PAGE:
To get back on topic. Yes non-conformists are more likely to be labeled criminals, but African American men are stereotyped as being criminals the moment they hit puberty. There is both that fear of a the non-conformist AND a more specific fear of black people.

  6. I don’t really have anything to add, except that this reminded me of an awesome masculinist blogger DuWayne and a post he wrote about his children’s reactions to the police:
    http://www.langcultcog.com/traumatized/?p=938

  7. @QuantumInc

    Yeah, but I prefer ‘ethnicity’ to mean that definition above of ‘race,’ then ‘socio-ethnic group’ for ‘ethnicity.’ (sorry, derail over!)

  8. AnonymousDog:
    But is this really about race?
    Its most certainly a part of it. It would be like trying to question if race is a part of the fetishizing of Asian women.

    Last night I was at a VNV Nation show and while standing outside in line for some face time with the band a cop came up (they had come out earlier in the night so I guess since they knew there was a show going on they decided to keep an eye out). One of my friends said, “Oh great Danny, here come the cops.” to which I respond. “Dammit, not again.” And from there random people I’d never met before joined in on the “joke”.

    So yes when people talk about how black people (but especially men) are regarded by the police you’re damn right race has something to do with it.

  9. I think the point AnonymousDog is trying to make is that it’s not ONLY about race. Any stigmatized group is likely to receive poor treatment from the police.

    If you’re black, of course. If you’re white but foreign, you’ll still get harrassed: http://blog.simplejustice.us/2011/12/08/a-bulgar-in-hoboken.aspx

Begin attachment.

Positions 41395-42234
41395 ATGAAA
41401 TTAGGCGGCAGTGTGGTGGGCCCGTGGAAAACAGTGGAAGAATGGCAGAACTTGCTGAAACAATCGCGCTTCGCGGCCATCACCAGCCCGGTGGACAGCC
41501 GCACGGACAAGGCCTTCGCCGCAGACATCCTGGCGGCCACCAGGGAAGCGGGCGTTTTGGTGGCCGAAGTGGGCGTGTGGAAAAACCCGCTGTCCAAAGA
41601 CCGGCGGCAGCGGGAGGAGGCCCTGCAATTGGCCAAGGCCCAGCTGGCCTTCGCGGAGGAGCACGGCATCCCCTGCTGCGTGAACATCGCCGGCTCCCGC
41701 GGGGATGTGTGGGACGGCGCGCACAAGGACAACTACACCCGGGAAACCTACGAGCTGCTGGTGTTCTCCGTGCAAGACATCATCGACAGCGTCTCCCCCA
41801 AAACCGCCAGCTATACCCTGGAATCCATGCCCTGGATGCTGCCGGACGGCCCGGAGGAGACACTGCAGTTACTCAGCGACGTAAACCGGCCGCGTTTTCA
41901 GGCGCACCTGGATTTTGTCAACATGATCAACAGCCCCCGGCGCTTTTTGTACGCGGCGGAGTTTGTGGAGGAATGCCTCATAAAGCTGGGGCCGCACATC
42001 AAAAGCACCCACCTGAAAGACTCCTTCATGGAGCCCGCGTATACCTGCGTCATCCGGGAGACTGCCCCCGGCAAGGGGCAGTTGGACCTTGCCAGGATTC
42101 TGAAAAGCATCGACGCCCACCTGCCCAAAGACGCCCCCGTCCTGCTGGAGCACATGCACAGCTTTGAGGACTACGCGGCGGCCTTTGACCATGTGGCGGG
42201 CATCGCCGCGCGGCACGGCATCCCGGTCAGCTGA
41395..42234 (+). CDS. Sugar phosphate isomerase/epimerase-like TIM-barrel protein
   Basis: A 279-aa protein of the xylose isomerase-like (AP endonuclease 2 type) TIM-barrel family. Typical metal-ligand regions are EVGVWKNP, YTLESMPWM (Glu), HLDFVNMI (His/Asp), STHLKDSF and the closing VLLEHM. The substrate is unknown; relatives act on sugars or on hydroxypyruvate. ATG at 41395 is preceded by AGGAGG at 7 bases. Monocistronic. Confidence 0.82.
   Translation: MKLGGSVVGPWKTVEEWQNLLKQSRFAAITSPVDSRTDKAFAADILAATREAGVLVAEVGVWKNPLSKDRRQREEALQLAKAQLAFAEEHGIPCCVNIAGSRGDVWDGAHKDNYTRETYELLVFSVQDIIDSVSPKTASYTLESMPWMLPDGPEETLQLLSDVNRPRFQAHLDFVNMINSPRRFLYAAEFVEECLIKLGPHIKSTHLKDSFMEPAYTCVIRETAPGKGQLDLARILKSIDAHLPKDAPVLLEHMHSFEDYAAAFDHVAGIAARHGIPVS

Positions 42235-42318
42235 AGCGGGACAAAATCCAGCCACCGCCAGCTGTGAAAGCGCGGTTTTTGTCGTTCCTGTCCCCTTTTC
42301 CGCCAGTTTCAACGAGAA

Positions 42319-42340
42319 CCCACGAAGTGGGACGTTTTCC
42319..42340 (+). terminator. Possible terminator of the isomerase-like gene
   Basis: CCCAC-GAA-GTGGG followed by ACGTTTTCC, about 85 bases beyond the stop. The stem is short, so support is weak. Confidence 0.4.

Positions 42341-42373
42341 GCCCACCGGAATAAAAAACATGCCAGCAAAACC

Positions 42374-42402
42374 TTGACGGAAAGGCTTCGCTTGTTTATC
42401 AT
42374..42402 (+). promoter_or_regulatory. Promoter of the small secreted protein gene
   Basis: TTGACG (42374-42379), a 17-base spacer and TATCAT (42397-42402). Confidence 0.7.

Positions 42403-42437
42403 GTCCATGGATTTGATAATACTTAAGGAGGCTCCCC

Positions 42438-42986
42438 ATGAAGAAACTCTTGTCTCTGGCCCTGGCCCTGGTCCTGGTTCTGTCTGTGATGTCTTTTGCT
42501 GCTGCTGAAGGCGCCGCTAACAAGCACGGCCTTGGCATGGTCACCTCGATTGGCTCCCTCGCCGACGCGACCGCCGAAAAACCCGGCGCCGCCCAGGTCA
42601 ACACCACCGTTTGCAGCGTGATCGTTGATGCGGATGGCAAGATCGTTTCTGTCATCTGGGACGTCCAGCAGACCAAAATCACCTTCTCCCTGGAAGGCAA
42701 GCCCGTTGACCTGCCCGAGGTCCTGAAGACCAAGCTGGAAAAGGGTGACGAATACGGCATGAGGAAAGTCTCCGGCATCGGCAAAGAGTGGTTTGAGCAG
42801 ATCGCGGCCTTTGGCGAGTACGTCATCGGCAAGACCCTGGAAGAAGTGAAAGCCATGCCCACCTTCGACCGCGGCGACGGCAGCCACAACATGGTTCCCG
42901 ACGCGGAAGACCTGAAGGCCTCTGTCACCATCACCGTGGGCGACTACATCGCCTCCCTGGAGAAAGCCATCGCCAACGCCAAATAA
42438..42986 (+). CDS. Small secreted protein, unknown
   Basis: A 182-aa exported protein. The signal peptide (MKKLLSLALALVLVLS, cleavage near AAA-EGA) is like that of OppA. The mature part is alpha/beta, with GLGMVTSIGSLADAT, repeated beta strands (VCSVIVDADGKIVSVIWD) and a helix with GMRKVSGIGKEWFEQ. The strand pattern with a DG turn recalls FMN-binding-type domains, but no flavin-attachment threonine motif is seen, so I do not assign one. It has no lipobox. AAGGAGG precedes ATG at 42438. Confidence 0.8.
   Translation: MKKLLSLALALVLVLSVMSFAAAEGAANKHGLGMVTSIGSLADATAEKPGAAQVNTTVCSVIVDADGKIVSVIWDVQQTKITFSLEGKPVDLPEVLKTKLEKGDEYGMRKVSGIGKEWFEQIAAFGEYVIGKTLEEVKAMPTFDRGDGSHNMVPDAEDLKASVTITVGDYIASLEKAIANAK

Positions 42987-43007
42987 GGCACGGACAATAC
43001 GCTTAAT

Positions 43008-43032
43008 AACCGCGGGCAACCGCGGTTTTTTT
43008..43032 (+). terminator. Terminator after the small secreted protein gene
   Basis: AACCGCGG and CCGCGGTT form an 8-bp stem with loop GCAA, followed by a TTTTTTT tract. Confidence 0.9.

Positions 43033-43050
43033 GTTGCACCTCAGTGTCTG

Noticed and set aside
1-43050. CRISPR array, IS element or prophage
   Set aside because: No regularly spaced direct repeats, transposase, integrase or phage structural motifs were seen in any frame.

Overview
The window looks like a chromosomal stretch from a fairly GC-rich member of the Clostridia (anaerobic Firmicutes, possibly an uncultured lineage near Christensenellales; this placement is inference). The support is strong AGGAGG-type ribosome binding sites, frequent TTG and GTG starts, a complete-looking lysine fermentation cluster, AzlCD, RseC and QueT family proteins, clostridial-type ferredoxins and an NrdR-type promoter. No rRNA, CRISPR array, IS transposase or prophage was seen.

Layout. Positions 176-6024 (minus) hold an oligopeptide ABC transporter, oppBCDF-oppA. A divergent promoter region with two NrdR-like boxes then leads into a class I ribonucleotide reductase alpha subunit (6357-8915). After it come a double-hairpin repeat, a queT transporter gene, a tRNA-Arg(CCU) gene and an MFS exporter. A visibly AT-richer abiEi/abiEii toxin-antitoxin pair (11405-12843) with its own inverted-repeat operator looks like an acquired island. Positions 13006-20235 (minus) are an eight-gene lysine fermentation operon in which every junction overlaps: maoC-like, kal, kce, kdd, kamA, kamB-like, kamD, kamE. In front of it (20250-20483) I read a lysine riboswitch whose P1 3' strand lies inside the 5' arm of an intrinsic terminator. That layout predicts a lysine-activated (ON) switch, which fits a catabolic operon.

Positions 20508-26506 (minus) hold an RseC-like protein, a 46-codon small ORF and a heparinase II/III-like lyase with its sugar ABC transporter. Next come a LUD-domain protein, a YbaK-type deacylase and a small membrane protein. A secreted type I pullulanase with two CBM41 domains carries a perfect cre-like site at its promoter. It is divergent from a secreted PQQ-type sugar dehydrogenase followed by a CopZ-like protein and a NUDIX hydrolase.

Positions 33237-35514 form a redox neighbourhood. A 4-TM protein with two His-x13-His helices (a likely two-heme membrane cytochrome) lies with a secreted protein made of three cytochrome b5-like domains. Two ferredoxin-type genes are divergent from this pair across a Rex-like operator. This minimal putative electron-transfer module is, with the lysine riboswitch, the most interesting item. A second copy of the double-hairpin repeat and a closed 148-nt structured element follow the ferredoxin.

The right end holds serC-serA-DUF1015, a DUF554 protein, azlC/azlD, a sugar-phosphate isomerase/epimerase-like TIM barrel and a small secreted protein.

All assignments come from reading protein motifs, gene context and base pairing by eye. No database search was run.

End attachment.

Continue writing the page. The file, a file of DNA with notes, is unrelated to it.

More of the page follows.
10. I do think there’s evidence of racism among police forces. I just don’t think that’s the only thing that’s going on.

    Frankly, I’d have issues with schools teaching ANYONE to be officer friendly. Although people of color and men do have it worse.

    God help you if you’re a black man with a disability:
    http://www.cbsnews.com/8301-201_162-57330721/n.c-probes-death-of-bicyclist-tased-by-police/

    • Of course it’s not the only thing going on. That would be quite a bit reductionist, no? :)

      One of the things about racism is that black cops can be racist about blacks. Racism is a form of prejudice, specifically pre-judging aspects of a person based on race. In fact, we used to get it worse from the black cops. (probably NSFW)

  11. “Men are all too often considered to be brutes:”

    Schroedinger’s Rapist

    “One of the biggest causes of the incarceration of black men is the drug war, which disproportionately affects people of color, even though all races use drugs at approximately the same rate. ”

    You need a small adjustment here; people go to jail for *selling* drugs, not so much for using them. But black males get jailed for selling drugs disproportionately, and disproprotionately longer.

    This is the core of the problem with police-black antagonisms – police departments generally fuction as tribal police for white ethnics – Catholic – and for rural whites because traditionally those were the demographics they were recruited from and the senior leadership still overwhelmingly comes out of those demographics. Urban police departments especially were Irish organizations – thus the stereotype – both because the Irish controlled the city governments that owned the police and because the Irish were the criminal class – all the criminality stereotypes that blacks labor under today used to be about the Irish – so it seemed obvious to set a thief to catch a thief.

    When you remember that for decades the Irish and blacks had conflicting interests, being in competition at the bottom of society, it becomes really obvious why there would be problems.

    • You need a small adjustment here; people go to jail for *selling* drugs, not so much for using them. But black males get jailed for selling drugs disproportionately, and disproprotionately longer.